The Safety Pin | Post 12
By Sarah Fader
Published February 21, 2012
Last night it occurred to me that my interview with the Department of Education was the next day, and I had nothing to wear. I searched my drawers frantically and perused my mental rolodex of outfits until I came up with a solution. My green dress! I had to find it. I wore it to my brother’s wedding in 2007, and since then I’ve squeezed in and out of it on various occasions, but it has served me well. I asked my husband, Wil:
“Babe, do you know where my green dress is?”
“Nope. Haven’t seen it.”
I grumbled to myself. It had to be in the house somewhere. So I frantically threw clothes out of drawers until…eureka! I found it. This dress has one major problem; it is a little too revealing. I’m nursing now, and when I wear this particular dress, the bust portion cannot handle my top half. So I needed another solution. I scoured through my closet and then…I found it…a tan blazer! I hadn’t worn that since a date night with Wil in 2009. But, it will do, I thought. Here was the final product.
My dad offered to watch the kids while I went to my interview. As I was leaving the house to go, I asked my dad “how do I look?”
“You look good…but you might want to put something over that.” He gestured to my dress.
I knew it! The dress was rebeling against me again.
“You can see my bra, can’t you?”
“Yeah, you need to fix that.” He said with a frown.
“What about a safety pin!” I said truimphantly.
So I drove to the bank, went to the tell, took out the 14 dollars remaining in my bank account, got a tea and a muffin and a package of safety pins. They were assorted sizes, and I had no idea what to do with them. I sat in the bathroom of Blue Sky Bakery fiddling with the safety pin and my dress, trying to get them both to behave. Neither of them listened. I left the bakery with my dress obviously bearing a safety pin to hold it together, and feeling rather dismayed.
I drove to the interview, and while I was looking for parking, I got a text from a friend asking if I wanted to hang out with him and his son. I text him back that I have an interview. I can’t find parking and I am beginning to get nervous. Miraculously I found a parking meter near the Department of Education that is good for two hours. I load quarters into it with the help of a stranger who gives me two dollars worth of quarters.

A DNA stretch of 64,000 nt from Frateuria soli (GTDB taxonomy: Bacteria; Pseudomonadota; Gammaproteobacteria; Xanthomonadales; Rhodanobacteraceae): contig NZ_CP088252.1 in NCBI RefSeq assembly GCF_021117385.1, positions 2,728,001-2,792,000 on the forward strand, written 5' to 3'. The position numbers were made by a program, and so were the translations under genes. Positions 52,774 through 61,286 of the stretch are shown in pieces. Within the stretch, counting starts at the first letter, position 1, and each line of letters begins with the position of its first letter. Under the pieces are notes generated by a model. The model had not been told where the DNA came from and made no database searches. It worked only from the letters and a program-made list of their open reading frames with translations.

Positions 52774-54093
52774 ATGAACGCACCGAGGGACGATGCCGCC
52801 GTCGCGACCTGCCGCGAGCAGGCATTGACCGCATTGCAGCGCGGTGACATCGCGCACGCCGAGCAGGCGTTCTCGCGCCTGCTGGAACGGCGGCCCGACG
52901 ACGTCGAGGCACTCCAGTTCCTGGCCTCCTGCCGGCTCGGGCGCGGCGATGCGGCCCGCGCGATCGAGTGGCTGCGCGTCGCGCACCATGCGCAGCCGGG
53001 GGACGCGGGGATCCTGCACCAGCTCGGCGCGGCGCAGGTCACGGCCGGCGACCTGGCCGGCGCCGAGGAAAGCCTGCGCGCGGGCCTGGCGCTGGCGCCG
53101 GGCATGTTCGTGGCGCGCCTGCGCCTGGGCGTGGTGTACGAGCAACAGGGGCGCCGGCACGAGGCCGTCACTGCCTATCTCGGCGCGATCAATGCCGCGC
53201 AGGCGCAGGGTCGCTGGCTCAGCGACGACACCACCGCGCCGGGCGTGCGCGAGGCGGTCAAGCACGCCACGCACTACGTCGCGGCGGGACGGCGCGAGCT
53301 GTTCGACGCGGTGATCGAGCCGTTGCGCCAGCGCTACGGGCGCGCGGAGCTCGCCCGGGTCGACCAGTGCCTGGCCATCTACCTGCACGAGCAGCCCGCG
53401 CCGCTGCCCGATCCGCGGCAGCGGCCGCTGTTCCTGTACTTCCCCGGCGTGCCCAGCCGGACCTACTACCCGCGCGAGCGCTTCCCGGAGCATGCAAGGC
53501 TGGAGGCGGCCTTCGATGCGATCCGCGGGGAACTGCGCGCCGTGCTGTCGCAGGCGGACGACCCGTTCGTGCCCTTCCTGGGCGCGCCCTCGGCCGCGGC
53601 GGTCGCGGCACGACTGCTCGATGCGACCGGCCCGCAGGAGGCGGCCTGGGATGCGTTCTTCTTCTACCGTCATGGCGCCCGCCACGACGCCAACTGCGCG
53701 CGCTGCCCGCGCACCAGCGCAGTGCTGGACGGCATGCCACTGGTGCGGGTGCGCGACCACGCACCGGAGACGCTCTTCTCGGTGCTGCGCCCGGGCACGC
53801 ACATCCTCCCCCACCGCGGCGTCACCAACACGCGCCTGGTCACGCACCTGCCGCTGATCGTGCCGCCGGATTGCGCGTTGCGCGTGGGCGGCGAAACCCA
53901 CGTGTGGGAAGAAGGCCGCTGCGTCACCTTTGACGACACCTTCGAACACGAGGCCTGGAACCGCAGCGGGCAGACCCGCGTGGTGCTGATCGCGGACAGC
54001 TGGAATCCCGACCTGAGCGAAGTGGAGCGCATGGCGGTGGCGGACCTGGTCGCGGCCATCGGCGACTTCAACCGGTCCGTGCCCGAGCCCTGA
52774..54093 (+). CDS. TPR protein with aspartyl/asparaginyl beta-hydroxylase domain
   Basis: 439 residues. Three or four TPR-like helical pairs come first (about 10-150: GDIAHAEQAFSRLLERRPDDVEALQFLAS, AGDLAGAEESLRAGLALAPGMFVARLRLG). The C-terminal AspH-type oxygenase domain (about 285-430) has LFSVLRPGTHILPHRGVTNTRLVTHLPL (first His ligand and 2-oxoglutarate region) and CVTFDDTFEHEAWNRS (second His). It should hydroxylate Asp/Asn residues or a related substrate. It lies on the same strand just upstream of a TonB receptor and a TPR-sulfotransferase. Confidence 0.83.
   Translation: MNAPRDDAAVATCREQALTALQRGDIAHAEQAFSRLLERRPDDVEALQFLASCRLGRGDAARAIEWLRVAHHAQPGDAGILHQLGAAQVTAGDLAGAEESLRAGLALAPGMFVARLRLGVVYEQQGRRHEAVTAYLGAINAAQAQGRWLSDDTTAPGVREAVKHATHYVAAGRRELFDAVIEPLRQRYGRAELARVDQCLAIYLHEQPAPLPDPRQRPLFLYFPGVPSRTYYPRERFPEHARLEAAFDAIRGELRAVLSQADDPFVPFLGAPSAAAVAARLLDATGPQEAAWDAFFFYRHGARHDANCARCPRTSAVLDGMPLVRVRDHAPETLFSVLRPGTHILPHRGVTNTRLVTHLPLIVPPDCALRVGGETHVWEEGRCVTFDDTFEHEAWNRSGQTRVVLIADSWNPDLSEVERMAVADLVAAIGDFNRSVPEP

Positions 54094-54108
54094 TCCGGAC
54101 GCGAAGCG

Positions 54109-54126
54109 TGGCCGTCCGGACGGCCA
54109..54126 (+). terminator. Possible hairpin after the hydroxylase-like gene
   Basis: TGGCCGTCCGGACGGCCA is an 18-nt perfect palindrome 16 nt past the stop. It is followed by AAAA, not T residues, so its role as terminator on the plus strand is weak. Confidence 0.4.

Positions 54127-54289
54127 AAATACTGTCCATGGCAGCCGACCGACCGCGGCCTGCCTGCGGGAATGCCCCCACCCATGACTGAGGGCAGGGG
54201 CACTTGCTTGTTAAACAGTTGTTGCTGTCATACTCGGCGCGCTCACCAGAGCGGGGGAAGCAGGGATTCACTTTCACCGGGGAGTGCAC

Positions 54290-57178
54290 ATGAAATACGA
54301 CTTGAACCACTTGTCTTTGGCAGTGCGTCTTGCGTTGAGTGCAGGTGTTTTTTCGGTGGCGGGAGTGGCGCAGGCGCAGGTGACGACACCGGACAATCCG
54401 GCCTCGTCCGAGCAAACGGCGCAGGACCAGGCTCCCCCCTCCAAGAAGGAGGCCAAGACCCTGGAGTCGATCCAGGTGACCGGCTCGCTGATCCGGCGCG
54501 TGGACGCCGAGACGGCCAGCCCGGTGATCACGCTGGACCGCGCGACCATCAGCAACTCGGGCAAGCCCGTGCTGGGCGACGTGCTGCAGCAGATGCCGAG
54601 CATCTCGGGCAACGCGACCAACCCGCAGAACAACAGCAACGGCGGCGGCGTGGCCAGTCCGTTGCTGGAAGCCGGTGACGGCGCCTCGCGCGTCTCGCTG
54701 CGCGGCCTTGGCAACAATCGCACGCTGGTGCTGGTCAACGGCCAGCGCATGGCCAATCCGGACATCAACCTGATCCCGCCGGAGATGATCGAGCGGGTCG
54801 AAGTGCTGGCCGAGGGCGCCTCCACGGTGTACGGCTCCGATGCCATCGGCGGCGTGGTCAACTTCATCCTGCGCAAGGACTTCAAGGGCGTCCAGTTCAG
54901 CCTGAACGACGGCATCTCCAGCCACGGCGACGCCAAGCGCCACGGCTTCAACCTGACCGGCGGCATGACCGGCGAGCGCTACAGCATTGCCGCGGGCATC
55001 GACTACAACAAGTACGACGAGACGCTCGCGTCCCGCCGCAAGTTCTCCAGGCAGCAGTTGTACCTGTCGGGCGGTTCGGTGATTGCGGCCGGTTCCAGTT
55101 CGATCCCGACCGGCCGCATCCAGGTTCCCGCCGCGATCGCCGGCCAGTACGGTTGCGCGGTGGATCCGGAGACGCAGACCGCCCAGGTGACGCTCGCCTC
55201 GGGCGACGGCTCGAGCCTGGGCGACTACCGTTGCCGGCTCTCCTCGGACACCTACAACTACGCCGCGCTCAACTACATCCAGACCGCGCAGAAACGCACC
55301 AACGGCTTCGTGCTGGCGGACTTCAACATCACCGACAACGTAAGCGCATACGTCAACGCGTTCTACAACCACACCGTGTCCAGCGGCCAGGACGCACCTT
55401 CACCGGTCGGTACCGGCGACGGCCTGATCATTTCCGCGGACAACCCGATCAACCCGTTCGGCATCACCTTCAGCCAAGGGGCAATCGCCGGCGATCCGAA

I get to the interview just in time. I am told to sit at a computer and wait for a question to pop up on the screen. The question appears:
“Why should you be awarded this scholarship?”
I freeze. I don’t know how to answer this question. I look down at the safety pin that’s holding my dress together, and I feel like it’s not doing it’s job. It’s supposed to hold more than my dress together, I’m supposed to appear like a person who is together and it’s all not working. I impulsively rip it off my dress.
I begin to write a essay that resembles verbal scrambled eggs, maybe with a little cheese on top. I’m all over the place. I talk about how I worked as a rehab counselor and that made me more compassionate. I talk about how speech is an integral part of being human and how children who are struggling with speech feel the barrier in communication. I express how I want to help these children, and all the words I’m using are making me feel like melted cheddar cheese. I feel so disingenious. I’m saying things like “I want to help children” and all I can think about is that Whitney Houston song where she says “I believe the children are our future, teach them well and let them lead the way.”
Finally I complete the required verbiage and I am told to sit at long square table. A decent looking man walks by. He couldn’t be more than 30, I think to myself. He wears big round glasses and has his hair slicked back.
“Hi, I’ll be with you in a second.” I breathe a sign of relief that this will be my interviewer.
He comes to the table with a yellow notepad and sits down.
“Wait a moment,” he says “She will be joining us.” He says gesturing to a stern looking woman with barely any hair a square jaw who also wears thick black round rimmed glasses.
Whatever sigh of relief I just breathed has been negated by this woman’s facial expression.